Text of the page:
Manic Street Preachers - This Is The Day: great or just plain lazy?

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Could the release this weekend of the promo video for Manic Street Preachers' new single This Is The Day be a clue as to their plans?

Watch the video on YouTube.

The band have previously said they'll "disappear for a long time" but this video (for their cover of The The's 1983 song) seems like it's a goodbye. Never before have the Blackwood band celebrated their past in such a way.

They include some wonderful, evocative footage: from the very early 1990s to the present day, with plenty of shots of Richey. James looks cooler than cool in his Generation Terrorists garb, Nicky and Richey are shown camping it up and Sean's insouciant ambivalence at the 1997 Brit Awards is amusing.

This video reminds me of all the reasons I loved them in the first place: a British band whose combination of rockstar pretensions and alternative politics made them unique. They were simultaneously iconoclastic and reverential: they were enthusiastically paradoxical, sometimes demolishing the idea of the pop star, sometimes working with them.

There they are, frozen in time by celluloid, kohled-up and beautiful but there they are a few seconds later, fattened by encroaching middle-age but, it seems, having no less fun. The gap for Richey is brought into stark focus by this collage technique.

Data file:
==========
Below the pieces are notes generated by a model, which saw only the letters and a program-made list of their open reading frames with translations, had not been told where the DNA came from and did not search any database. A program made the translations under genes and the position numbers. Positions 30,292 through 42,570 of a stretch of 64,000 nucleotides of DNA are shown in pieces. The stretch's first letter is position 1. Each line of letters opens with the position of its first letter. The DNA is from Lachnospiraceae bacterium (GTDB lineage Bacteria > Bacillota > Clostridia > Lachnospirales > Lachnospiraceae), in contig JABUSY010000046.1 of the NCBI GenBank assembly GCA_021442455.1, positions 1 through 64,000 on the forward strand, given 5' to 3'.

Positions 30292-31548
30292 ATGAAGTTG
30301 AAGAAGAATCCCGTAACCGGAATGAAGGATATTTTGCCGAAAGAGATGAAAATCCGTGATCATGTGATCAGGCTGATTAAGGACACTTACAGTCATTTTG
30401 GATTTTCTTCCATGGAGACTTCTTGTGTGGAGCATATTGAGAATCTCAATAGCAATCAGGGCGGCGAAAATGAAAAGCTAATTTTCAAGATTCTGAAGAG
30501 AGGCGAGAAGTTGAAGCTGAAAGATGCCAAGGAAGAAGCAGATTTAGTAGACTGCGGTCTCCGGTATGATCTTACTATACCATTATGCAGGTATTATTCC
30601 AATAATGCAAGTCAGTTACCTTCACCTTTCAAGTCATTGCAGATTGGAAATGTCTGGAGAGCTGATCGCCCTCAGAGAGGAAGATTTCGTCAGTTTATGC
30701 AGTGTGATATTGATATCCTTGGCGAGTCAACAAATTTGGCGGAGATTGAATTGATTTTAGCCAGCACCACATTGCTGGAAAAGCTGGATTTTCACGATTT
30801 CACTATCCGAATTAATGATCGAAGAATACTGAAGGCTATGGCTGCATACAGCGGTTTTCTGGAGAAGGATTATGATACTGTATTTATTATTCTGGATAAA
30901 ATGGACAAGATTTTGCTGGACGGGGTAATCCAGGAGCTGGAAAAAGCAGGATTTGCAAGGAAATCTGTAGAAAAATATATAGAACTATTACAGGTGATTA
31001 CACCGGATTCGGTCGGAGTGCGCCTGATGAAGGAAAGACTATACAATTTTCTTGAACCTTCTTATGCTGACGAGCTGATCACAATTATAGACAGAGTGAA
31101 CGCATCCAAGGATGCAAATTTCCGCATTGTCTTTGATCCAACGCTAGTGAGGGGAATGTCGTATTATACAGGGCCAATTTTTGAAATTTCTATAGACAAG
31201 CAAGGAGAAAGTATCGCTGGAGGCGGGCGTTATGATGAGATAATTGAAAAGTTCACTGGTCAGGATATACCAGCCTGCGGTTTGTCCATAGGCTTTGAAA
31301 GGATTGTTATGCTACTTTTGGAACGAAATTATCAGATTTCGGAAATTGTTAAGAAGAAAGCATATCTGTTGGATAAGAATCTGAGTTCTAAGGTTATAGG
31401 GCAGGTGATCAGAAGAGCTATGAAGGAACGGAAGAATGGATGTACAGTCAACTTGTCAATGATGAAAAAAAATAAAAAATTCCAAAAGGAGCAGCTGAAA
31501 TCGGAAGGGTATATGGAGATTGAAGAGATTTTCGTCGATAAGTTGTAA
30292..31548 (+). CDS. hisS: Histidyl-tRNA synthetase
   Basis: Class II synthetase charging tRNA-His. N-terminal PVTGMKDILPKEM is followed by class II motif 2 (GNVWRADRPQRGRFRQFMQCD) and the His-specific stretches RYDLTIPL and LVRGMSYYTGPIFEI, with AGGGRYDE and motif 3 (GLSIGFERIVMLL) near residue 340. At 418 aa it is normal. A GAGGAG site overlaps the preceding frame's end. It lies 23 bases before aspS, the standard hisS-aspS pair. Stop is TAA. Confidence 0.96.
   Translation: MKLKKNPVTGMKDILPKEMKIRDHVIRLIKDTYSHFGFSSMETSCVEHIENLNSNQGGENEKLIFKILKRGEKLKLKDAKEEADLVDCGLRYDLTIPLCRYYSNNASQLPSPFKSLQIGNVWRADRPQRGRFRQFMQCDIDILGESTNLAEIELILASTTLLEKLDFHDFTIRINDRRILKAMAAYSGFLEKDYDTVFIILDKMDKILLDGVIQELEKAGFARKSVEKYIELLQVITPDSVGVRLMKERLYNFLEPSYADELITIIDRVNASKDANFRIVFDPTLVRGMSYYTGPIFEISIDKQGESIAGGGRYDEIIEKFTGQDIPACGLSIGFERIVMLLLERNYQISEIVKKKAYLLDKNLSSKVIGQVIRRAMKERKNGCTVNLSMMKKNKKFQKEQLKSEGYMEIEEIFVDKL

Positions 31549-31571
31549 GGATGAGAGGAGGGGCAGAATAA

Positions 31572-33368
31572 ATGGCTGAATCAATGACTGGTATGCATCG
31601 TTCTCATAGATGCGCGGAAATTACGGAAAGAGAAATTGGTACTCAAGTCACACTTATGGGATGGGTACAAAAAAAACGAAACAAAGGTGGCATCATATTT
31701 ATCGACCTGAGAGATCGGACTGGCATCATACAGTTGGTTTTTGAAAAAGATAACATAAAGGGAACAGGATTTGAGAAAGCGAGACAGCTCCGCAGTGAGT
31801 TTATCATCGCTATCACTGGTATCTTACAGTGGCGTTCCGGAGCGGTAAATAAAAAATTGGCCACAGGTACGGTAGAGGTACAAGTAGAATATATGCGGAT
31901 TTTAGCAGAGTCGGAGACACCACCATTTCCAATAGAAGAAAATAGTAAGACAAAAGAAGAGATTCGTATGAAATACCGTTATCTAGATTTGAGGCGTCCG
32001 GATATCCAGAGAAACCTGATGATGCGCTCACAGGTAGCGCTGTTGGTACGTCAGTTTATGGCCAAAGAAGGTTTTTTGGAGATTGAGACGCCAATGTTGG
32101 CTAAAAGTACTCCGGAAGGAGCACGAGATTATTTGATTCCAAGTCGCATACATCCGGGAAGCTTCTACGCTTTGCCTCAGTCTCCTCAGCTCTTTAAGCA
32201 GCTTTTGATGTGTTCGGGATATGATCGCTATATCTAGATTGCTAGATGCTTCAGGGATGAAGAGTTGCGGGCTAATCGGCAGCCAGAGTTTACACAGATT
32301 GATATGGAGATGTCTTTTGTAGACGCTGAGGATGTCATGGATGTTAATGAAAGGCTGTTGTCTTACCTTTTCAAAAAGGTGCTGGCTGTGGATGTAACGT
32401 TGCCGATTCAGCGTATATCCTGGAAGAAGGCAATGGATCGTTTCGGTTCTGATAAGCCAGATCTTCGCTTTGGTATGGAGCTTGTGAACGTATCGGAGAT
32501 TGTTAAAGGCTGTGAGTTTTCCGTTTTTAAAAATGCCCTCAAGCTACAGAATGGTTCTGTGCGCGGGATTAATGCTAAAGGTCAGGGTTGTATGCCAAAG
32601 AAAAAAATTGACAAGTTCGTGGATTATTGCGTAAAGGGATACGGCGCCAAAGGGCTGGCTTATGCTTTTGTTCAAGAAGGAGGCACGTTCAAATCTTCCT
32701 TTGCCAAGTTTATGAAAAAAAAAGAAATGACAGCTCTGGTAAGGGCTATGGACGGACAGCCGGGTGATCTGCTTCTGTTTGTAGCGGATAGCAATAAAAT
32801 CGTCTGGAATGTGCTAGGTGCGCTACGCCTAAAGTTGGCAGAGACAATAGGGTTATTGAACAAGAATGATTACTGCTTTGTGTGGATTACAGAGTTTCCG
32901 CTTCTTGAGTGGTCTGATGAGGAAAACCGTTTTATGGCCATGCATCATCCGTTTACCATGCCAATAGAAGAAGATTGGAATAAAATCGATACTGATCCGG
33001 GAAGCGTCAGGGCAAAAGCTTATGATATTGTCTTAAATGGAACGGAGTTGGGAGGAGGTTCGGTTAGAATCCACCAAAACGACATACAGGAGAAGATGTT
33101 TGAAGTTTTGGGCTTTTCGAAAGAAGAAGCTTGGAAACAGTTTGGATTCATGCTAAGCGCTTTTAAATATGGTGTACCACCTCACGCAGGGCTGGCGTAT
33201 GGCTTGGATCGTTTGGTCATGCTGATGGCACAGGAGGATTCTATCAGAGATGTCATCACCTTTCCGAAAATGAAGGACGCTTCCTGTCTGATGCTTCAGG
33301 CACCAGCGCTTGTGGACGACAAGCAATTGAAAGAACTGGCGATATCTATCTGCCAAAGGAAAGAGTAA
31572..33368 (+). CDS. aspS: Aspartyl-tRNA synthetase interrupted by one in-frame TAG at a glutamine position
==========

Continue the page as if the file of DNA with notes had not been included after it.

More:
Mind you, different opinions are available. Manics biographer and music critic for The Independent Simon Price has an entirely different take: "It's incredibly lazy. Any fan could have cobbled that together with a couple of hours on Youtube and Windows Moviemaker.

"There are a few pieces of rare or unseen footage, and if they were gonna go down the montage route, they should have concentrated on that. Also, I have a phobia of videos featuring 'the guys' larking around backstage, pulling faces at the camera etc. It's such a rock cliché, like a Bon Jovi video or something.

I also hate the song and I've always thought Matt Johnson out of The The was one of the most pompous deluded bores of the soft-alternative 80s, the Steven Berkoff of pop. Apart from that, great work!"

Does, I ask Simon, mark an end for the band, a sign-off? "I think their recent public statements mark it as a (temporary) end for the band, not the video itself," he says.

"The video just marks it as one of those moments where they can't be arsed doing anything particularly interesting with it (see also Slash And Burn, Suicide Is Painless). Yes it has a nostalgic, valedictory feel, but so does approximately 50% of everything they've done since 1996, so I don't read too much into that."

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